I feel like I got hit in the gut with cannon ball and I need to vent. Weather was nice yesterday so I was out picking up some branches that had come down with the heavy snow and ice. I was in the area of my underground propane tank so I popped open the top to check the gauge. First of all the odor of propane was overwhelming. The regulator was covered in frost and an "ice cube" was noted on the line where it comes out of the regulator. There was a very noticable hissing sound.
A little background. I had a 1,000 gallon tank installed in Nov. of 2005. We have a gas stove (cooktop only, ovens are electric) and a 15kw standby generator. Needless to say our usage is low. The generator runs about 12 minutes a week to keep it exercised. When the tank was installed, I had it filled, 850 gallons. I last checked it in late November of 2010 while raking leaves. There was just over 700 gallons left. At my current usage that propane would have lasted me another 17-18 years! At this point many of you are saying, "Why did this a-hole get such a large propane tank?" I wanted the capacity to run the generator for a sustained period in the event of a major ice storm or terrorist related sabotage to the grid. OK, I'm a preparadeness junkie.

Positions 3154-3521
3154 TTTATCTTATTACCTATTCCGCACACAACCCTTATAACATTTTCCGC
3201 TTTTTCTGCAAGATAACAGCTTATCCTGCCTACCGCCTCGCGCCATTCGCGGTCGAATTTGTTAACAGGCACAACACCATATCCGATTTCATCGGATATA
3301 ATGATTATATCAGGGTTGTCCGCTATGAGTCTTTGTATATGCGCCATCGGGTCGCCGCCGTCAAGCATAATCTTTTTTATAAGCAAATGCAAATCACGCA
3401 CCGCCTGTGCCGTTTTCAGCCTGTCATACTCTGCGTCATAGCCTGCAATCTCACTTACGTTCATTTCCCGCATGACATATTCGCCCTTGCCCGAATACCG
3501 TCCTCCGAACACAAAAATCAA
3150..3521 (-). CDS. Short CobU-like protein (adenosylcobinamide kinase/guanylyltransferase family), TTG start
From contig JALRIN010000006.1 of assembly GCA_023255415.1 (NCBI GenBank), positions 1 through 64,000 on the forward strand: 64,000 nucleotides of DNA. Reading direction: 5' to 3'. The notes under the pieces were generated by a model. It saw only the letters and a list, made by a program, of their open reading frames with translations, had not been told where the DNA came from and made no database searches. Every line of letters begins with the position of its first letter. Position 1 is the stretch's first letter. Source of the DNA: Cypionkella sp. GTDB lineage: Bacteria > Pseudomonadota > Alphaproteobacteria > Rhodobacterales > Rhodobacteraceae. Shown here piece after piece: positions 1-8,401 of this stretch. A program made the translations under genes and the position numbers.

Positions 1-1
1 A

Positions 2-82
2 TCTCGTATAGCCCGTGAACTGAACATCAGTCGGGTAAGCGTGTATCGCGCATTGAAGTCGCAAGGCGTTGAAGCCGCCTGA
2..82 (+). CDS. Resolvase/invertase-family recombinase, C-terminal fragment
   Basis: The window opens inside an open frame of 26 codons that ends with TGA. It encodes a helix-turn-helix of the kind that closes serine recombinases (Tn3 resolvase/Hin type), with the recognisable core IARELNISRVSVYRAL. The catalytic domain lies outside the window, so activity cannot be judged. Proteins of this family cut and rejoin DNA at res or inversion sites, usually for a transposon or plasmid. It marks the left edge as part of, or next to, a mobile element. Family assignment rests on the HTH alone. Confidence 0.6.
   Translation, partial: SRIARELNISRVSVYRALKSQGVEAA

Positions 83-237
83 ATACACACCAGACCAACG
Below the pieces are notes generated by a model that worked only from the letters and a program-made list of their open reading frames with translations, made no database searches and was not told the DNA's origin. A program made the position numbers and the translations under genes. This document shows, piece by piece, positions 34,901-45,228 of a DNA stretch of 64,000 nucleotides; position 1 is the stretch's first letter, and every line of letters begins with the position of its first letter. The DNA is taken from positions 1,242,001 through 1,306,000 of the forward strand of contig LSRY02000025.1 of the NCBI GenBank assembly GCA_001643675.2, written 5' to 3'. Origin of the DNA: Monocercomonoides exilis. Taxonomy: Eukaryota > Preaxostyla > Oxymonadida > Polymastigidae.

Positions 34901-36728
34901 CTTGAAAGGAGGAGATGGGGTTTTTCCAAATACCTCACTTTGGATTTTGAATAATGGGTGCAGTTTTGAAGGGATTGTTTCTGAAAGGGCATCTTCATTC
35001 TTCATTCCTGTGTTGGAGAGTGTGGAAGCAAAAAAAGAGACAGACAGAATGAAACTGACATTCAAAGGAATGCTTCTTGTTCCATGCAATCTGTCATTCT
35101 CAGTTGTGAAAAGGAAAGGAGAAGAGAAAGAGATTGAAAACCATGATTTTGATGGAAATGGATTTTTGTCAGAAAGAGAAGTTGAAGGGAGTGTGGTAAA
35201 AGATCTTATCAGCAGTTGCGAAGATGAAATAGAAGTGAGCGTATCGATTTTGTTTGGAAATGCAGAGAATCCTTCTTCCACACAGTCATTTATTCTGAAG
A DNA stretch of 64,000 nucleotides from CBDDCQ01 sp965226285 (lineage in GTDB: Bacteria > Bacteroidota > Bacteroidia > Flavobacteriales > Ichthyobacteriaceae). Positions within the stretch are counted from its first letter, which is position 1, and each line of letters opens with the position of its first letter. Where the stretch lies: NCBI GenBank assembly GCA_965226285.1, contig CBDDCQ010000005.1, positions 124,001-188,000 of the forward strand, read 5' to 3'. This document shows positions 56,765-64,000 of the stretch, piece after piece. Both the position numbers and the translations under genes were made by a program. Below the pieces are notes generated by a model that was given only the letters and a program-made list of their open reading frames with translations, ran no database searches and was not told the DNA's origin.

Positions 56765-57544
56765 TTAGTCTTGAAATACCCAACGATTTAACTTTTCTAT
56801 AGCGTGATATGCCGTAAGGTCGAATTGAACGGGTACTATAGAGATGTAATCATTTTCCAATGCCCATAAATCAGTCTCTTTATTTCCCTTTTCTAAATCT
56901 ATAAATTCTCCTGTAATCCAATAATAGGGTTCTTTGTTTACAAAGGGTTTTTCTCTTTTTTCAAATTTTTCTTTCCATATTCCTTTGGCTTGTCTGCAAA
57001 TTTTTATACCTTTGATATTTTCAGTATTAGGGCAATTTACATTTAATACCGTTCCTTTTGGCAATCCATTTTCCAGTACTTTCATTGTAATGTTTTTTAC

Back to my sad F ing story. The needle on the guage was so low, I couldn't even see it. I've lost about 700 gallons of propane. At the present cost of propane in my area, that's about $1,800.00 worth. As someone who goes to such great lengths to save on energy, this is devastating. That would pay for my coal for 2 years. So the propane company says they are not responsible and I understand their perspective. It was over installed 5 years ago. It appears I am just screwed.
So what can we learn from this teachable moment? First of all I had a beer summit. No I didn't invite Obama, I just slugged down about 8 beers last night to drown my sorrow. Obvioulsy I need to check the tank much more often than I have been. The tank can have a remote gauge installed somehow so I can check it from the house. The propane company will explain that to me Friday morning when they come out. I thought about placing a propane detector in the tank access pit but the propane company said that would probably not be a good idea.
I'm only going to get a minimum delivery of propane of 100 gallons for now. Cost per gallon, $2.69. I paid about a dollar per gallon less than that when it was originally filled. I think I'll plan another beer summit.